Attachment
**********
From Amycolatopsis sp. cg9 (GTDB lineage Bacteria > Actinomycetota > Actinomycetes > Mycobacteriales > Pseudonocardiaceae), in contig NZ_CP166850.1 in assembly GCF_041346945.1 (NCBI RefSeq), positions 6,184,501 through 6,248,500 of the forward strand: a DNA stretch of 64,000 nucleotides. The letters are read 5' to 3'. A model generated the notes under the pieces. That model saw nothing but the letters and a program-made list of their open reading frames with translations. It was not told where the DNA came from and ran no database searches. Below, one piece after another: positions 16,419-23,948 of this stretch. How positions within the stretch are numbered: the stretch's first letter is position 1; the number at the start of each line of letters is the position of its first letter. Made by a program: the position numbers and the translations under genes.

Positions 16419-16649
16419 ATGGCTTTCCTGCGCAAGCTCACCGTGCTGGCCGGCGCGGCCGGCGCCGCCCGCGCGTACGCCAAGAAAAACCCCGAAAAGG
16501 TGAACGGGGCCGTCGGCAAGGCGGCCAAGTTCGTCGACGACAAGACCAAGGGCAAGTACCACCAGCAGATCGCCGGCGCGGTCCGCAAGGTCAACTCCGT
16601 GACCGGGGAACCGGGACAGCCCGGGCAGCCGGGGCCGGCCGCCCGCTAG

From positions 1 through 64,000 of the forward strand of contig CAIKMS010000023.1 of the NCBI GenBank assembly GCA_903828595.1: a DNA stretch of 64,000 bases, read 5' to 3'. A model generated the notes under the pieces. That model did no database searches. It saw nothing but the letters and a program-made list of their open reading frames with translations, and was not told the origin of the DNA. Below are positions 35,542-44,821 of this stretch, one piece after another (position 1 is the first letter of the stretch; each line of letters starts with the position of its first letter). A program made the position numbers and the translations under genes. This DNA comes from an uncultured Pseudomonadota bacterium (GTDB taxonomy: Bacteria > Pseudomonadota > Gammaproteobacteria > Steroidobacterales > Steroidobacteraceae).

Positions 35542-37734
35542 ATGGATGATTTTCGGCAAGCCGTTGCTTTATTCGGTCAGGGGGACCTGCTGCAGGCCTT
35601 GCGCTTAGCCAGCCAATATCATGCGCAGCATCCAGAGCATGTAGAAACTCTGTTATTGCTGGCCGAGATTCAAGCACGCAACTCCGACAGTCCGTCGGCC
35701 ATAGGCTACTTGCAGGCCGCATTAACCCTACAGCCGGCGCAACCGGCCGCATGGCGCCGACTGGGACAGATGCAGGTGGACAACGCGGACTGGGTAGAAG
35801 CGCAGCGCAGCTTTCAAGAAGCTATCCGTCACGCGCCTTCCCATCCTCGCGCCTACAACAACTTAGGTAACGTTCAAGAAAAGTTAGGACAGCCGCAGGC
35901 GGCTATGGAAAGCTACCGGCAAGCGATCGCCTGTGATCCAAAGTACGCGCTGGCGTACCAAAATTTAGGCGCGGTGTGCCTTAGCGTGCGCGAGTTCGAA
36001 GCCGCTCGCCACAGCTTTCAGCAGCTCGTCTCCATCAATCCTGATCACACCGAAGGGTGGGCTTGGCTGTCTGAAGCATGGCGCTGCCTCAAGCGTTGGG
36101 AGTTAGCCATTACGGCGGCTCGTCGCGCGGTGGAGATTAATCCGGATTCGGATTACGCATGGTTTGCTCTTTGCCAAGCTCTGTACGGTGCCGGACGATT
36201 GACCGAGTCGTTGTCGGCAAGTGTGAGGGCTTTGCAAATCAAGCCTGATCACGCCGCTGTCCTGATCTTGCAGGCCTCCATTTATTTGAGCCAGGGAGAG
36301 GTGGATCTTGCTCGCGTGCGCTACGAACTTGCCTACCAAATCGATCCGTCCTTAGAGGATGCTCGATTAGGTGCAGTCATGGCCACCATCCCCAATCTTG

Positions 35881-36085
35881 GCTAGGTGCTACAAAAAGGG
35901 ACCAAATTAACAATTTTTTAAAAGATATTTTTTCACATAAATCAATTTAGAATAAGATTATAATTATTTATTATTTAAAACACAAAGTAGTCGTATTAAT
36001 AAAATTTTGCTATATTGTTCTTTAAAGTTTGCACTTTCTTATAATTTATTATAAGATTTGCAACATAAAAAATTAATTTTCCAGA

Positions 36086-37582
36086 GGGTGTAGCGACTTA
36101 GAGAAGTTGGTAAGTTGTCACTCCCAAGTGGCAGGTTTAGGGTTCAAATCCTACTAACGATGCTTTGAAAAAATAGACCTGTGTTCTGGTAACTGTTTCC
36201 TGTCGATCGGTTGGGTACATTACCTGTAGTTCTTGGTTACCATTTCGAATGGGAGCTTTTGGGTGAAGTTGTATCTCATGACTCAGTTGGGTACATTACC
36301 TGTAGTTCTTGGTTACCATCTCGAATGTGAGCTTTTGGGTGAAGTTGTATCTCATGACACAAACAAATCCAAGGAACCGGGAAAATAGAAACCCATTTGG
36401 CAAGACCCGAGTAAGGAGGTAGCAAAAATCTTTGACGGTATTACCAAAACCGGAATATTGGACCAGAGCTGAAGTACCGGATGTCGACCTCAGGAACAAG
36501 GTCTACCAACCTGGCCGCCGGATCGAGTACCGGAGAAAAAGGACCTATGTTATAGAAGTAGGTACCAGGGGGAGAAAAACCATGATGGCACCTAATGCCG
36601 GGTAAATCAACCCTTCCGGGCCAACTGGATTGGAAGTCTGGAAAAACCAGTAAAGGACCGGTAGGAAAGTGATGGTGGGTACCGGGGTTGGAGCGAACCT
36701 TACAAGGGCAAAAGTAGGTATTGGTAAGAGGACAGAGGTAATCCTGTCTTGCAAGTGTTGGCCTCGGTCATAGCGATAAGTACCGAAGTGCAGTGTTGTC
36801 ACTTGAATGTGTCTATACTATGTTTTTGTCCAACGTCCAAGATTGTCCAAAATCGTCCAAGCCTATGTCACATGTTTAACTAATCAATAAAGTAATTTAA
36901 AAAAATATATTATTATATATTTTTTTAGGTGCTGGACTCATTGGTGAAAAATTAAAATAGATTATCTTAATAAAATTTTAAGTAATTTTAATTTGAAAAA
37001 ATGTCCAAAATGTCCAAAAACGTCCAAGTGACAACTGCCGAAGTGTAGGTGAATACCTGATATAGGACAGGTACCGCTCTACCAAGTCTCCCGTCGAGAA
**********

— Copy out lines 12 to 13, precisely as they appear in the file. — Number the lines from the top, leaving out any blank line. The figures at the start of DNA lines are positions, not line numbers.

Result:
35901 GGCTATGGAAAGCTACCGGCAAGCGATCGCCTGTGATCCAAAGTACGCGCTGGCGTACCAAAATTTAGGCGCGGTGTGCCTTAGCGTGCGCGAGTTCGAA
36001 GCCGCTCGCCACAGCTTTCAGCAGCTCGTCTCCATCAATCCTGATCACACCGAAGGGTGGGCTTGGCTGTCTGAAGCATGGCGCTGCCTCAAGCGTTGGG